Adult renal sarcoma: clinical features and survival in a series of patients treated at a high-volume institution.
ABSTRACT To examine the clinical characteristics, treatment, and survival of adult patients with renal sarcoma treated at our institution during the past 2 decades.
A retrospective review of the demographic, presentation, treatment, and outcome data for 41 adult patients with renal sarcoma treated at our institution from January 1989 to December 2009 was performed. The clinicopathologic parameters were analyzed to determine their effect on survival.
Of the 41 patients, 18 were women and 23 were men. Their median age was 42 years (range 19-76). The median tumor size was 13 cm (range 4-35); 29 cases (70.7%) were high grade. The predominant histologic subtype was leiomyosarcoma (39.0%). At diagnosis, 6 patients (14.6%) had metastatic disease. Surgical resection was performed in 34 patients (82.9%), with negative margins in 22 (53.7%). After a median follow-up of 24 months (range 3-80), 3 patients (8.1%) had survived disease free, 11 (29.7%) were alive with disease, and 23 (62.2%) had died of disease. The overall 1-, 3-, and 5-year survival rate was 86.3%, 40.7%, and 14.5%, respectively, and the median survival was 28 months. The median survival after recurrence was 10 months (range 4-24) and that after metastasis 8 months (range 0-22). On univariate analyses, nonmetastatic disease (P = .001) and surgical resection (P = .000) were predictive of a favorable outcome. On multivariate analyses, surgical resection was the only independent predictor of survival (hazard ratio 35.629, P = .022).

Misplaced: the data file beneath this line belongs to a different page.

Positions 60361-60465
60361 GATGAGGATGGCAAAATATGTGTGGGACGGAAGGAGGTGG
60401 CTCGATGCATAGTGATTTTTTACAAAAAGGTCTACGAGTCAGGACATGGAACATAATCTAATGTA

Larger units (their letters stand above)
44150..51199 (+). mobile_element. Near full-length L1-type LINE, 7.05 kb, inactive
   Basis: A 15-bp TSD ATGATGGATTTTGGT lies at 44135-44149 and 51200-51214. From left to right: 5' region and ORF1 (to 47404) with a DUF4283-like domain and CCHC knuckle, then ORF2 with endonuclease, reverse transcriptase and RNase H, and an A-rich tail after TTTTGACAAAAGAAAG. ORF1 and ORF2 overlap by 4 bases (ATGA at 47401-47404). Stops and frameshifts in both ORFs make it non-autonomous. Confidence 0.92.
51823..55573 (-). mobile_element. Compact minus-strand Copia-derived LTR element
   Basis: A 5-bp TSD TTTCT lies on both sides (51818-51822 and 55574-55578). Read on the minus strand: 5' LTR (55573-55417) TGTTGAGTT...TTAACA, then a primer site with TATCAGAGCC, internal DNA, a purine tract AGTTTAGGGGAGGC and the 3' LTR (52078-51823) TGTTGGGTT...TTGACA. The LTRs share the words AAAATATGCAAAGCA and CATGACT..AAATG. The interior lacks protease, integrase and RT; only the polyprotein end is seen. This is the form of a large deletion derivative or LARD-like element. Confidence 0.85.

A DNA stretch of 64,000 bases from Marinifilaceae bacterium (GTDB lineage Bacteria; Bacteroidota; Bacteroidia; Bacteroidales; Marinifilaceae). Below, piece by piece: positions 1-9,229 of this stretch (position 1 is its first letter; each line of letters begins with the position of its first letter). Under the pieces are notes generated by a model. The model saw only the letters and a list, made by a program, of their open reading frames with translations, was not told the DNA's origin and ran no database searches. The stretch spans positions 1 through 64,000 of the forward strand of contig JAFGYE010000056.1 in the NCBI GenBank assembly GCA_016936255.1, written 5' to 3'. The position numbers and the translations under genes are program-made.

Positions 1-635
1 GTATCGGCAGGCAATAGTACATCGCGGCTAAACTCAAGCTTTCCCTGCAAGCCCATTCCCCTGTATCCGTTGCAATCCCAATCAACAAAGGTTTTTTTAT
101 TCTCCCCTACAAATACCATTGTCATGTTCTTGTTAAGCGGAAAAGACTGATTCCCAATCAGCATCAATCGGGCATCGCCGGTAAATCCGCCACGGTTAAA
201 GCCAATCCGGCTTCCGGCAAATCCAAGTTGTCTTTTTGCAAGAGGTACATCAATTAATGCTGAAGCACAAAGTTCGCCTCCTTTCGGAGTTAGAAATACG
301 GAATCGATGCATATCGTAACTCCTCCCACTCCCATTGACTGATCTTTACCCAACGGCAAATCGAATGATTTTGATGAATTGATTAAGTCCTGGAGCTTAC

Adult renal sarcoma accounts for 0.8% of renal cancer cases and has a poor prognosis. Early diagnosis and surgical resection offer patients the best chance of survival.
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ABSTRACT: The author derives analytical expressions for the Grammians of a model given in modal coordinates for the dynamics of a flexible space structure (FSS). These expressions are then used as the basis for a new algorithm to compute a dominant reduced-order model for such a system in an efficient manner. The resulting reduced-order model is obtained directly rather than by truncating a balanced model of the entire system, thus giving rise to significant efficiency gains for the typical FSS case where the reduced-order model is of very much lower order than the original systemIEEE Transactions on Automatic Control 04/1990; · 2.72 Impact Factor